First of 2 parts
Since March 2020, the country and the rest of the world have been hit by the unprecedented Covid-19 pandemic. The lower economic growth trajectory (ADB, 2020; World Bank, 2020) means that electricity demand targets are reduced. The outlook for new investments in generation is especially bleak given the current excess capacity (Ravago and Roumasset, 2020). If and when the economy picks-up, the country may again face a problem of attracting sufficient investment in generation.
Addressing the recovery of energy demand becomes more challenging as production levels from Malampaya gas field, the country’s indigenous natural gas field, are expected to decline starting 2022. Without a replacement energy source, a looming energy crisis is foreseen as the Philippines stand to lose over 3,400 MW from existing gas plants, responsible for about 29 percent of Luzon’s power generation (DOE, 2020). Importing liquefied natural gas (LNG) is seen as the immediate solution to prepare for the eventual depletion of Malampaya.
One sizable group of energy users is the collection of firms in the Special Economic Zones (SEZs). Due to the specialized facilities and technology, energy demand and intensity of firms in SEZs are recognizably greater than firms in non-SEZs. Despite this, most SEZs rely on grid electricity. In a JICA study (2011), grid electricity accounted for almost 83 percent of total fuel used among 82 establishments surveyed along the Batangas-Manila (BatMan 1) gas pipeline. Majority of the establishments preferred sourcing their power from Meralco (largest distribution utility in the country) because it is reliable and it provides special discounted rates to big users of electricity.
The production process in many of the firms in the SEZs includes heating, which currently uses more expensive and less environment-friendly diesel or liquefied petroleum gas (LPG) as fuel. Thus, LNG is a potential cost-competitive and cleaner substitute for energy sources used in both heating process and electricity requirements of firms in SEZs.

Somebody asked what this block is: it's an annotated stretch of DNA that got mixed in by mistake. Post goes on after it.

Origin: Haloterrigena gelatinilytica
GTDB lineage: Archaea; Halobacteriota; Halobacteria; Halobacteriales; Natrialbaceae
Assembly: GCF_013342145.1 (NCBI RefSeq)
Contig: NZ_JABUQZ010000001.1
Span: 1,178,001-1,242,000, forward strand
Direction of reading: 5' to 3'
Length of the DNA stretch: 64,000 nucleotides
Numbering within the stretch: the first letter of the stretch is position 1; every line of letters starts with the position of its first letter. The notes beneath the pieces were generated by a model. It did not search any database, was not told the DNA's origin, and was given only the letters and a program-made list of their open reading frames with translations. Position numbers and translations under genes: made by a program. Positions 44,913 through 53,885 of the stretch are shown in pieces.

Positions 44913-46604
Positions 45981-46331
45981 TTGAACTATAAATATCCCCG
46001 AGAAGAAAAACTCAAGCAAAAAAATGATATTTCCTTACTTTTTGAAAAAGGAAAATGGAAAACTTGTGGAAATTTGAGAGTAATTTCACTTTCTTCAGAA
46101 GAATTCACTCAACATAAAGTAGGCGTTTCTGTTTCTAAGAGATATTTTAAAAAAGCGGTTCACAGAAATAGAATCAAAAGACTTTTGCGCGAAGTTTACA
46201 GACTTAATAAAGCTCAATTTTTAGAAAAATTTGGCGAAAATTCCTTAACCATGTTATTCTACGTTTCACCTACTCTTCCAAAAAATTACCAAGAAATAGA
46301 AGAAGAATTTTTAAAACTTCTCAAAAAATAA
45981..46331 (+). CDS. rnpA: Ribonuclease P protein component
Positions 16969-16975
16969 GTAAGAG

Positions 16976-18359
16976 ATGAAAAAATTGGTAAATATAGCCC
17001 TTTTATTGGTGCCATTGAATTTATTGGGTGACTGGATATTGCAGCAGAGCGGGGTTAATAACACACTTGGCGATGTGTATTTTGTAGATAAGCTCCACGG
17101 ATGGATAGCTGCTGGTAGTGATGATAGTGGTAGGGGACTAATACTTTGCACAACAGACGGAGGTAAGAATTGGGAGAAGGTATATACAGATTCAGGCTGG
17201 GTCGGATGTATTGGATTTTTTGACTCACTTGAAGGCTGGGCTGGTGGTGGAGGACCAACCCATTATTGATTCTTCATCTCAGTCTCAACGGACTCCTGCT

With the foregoing, we endeavored to determine the likelihood of firms to switch to natural gas and determine the profile of power and fuel use among firms in manufacturing and agro-industrial SEZs. There are a number of studies on interfuel substitution discussing the factors that influence likelihood of switching to another lower carbon energy source. Serletis et al. (2009) showed that high-income countries have larger interfuel substitution potential compared to middle- and low-income economies. At the same time, they highlighted that much of interfuel substitution depends on the structure of economy than the level of economic development. Compared to residential and electricity generation sectors, the industrial and transportation sectors exhibited a higher potential of substitution between energy inputs. There is likewise a need for a higher change in prices relative to users such as residential, commercial and industrial to encourage switching toward a lower carbon alternative.
We conducted a primary survey among SEZ manufacturing and agro-industrial firms located in Luzon and Visayas. Given the importance of manufacturing in the structural transformation of an economy (whether from agriculture to industry or to service), it is vital to determine systems and practices that improve productivity and efficiency. Our survey was sent to 61 manufacturing and agro-industrial SEZs with a total of 1,613 operating firms. We obtained a total of 115 firm-respondents. These firms are from 24 SEZs out of the 61 SEZ we targeted. Out of the 115 firm-respondents, a considerable number are from SEZs located in Laguna at 64 percent, followed by firm-respondents in Batangas at 10 percent. The rest are from Cavite, Cebu, Pampanga, Benguet, Bulacan and Metro Manila.
We implemented various probability tests to determine which firm characteristics increase the likelihood of firms to switch to natural gas. Our survey results show that crucial to increasing the probability of switching to natural gas as a primary fuel are the following: (i) the extent of knowledge about natural gas; (ii) its cost competitiveness vis-à-vis alternatives; (iii) whether firms use energy-intensive activities in its production process (particularly, heating), (iv) the type of ecozone firms are in, and (v) the firm’s current electricity provider. These results are telling us that energy-intensive manufacturing firms with more expensive fuel sources are more likely to switch.
Ravago from Department of Economics, Ateneo de Manila University; Fabella and Jandoc from School of Economics, University of the Philippines; Frias from School of Statistics, University of the Philippines; and Magadia from Gas Policy Development Project.
Continued next week